BOVINE COLOSTRUM

Other Names: Bovine Colostrum, Bovine Immunoglobulin, Bovine Lacteal Compounds, Calostro, Colostrum Bovin, Colostrum Bovin Hyperimmune, Colostrum de Chèvre, Colostrum de Lait de Vache, Cow Milk Colostrum, Goat Colostrum, Hyperimmune Bovine Colostrum, Immunoglobuline Bovine, Lait Colostral, Protogala.

Description: Bovine colostrum is the premilk fluid produced from mammary glands during the first 2 to 4 days after birth. It is a rich natural source of nutrients, antibodies, and growth factors for the newborn.  It has been used similarly to antisera and human Ig preparations as vaccine against diarrhea.

Possibly Effective for:

  • Infectious diarrhea. Taking bovine colostrum seems to reduce infectious diarrhea in children and people with a weakened immune system, including those with HIV/AIDS and bone marrow transplant recipients. Most clinical trials have used hyperimmune bovine colostrum. Hyperimmune bovine colostrum has FDA orphan drug status for AIDS-related diarrhea. However, some research suggests that taking hyperimmune bovine colostrum by mouth does not improve symptoms of infectious diarrhea caused by Shigella bacteria.

See Side Effects section.

Bovine colostrum seems to be LIKELY SAFE for most people when taken appropriately by mouth. When it is given rectally as an enema it seems to be POSSIBLY SAFE for most people. While most people don’t experience any side effects from bovine colostrum, there have been rare reports of problems in HIV-positive people such as nausea, vomiting, abnormal liver function tests, and decreased red blood cells.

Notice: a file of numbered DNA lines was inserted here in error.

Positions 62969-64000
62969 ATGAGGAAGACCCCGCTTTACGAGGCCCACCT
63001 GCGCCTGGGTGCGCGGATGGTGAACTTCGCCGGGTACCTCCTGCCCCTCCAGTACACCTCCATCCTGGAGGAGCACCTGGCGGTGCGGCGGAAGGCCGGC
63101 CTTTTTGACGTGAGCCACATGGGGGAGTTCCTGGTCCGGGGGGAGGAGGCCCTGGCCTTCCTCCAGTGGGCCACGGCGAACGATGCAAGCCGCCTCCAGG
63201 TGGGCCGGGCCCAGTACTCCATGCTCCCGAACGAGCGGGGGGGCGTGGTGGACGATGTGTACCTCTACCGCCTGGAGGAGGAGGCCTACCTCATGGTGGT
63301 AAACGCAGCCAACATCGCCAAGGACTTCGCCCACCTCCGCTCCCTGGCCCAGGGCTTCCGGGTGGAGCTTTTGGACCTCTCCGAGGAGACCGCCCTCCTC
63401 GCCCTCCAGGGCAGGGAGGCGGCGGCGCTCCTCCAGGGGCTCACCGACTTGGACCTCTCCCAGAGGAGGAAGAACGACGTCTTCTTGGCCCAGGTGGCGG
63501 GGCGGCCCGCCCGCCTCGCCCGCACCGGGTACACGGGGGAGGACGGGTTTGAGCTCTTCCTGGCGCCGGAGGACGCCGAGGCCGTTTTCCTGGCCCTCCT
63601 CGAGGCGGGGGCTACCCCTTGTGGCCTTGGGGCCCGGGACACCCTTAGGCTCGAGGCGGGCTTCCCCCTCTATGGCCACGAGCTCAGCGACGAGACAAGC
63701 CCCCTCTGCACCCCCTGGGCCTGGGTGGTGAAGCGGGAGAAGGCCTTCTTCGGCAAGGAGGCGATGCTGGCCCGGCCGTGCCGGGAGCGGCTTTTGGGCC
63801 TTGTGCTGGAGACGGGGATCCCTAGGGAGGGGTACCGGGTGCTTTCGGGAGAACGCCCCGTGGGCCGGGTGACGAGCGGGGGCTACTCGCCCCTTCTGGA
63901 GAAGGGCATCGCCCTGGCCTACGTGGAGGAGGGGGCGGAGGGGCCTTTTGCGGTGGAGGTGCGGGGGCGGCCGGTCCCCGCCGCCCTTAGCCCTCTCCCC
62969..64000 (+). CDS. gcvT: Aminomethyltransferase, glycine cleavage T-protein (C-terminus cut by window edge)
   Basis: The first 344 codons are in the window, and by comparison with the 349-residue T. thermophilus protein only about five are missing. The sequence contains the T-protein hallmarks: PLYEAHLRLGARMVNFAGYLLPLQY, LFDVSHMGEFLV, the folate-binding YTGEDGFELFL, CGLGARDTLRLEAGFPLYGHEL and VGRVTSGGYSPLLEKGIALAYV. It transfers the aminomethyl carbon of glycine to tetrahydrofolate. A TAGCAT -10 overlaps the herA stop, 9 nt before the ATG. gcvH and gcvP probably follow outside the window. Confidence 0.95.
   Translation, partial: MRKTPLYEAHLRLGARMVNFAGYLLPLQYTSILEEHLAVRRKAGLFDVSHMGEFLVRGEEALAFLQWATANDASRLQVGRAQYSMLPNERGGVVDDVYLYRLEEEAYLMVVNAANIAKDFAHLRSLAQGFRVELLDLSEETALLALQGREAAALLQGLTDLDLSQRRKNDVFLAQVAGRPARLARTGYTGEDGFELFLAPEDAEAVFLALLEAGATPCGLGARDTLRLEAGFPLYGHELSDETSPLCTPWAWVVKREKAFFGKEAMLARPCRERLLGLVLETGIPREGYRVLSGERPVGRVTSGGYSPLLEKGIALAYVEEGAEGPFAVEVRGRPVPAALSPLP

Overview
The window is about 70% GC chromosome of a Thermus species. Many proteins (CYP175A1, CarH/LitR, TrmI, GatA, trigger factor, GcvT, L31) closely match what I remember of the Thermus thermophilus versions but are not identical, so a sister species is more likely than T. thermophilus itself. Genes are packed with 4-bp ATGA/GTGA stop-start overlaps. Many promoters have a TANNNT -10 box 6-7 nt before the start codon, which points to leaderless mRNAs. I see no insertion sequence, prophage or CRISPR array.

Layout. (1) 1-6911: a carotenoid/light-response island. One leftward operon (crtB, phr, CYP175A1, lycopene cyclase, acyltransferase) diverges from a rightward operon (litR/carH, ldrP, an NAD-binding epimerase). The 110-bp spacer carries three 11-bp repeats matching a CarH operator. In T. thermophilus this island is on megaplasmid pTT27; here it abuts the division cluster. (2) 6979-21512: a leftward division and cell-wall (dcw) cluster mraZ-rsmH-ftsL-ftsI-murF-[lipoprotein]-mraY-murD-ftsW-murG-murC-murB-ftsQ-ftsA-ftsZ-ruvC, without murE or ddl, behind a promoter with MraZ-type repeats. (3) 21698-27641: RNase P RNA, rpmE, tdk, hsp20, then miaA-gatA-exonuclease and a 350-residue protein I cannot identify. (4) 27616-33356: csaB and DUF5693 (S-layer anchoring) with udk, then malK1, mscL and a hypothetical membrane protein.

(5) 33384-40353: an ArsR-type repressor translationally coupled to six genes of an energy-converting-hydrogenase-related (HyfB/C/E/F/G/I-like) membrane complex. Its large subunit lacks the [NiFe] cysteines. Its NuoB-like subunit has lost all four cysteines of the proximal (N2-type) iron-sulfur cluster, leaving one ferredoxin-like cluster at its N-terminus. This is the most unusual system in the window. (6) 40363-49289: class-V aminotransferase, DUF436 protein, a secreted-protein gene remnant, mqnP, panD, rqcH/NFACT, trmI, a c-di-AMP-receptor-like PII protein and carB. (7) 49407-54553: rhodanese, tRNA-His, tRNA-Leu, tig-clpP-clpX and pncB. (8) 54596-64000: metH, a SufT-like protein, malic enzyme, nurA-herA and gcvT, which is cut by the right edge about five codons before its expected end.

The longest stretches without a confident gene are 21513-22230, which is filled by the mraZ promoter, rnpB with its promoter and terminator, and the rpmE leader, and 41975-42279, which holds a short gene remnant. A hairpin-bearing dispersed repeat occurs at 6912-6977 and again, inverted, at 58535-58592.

There is some concern about the possibility of catching “mad cow disease” (bovine spongiform encephalitis, BSE) or other diseases from products that come from animals. “Mad cow disease” does not appear to be transmitted through milk products, but it is probably wise to avoid animal products from countries where “mad cow disease” has been found.

Precautions

Pregnancy and breast-feeding: There is not enough reliable information about the safety of taking bovine colostrum if you are pregnant or breast-feeding. Stay on the safe side and avoid use.

Allergy to cow’s milk: If you are allergic to cow’s milk or milk products, you may also be allergic to bovine colostrum. In that case, it is best to avoid it.

Overdose

The following doses have been studied in scientific research:

BY MOUTH: For infectious diarrhea: 10-20 grams of colostrum daily for 10 days.

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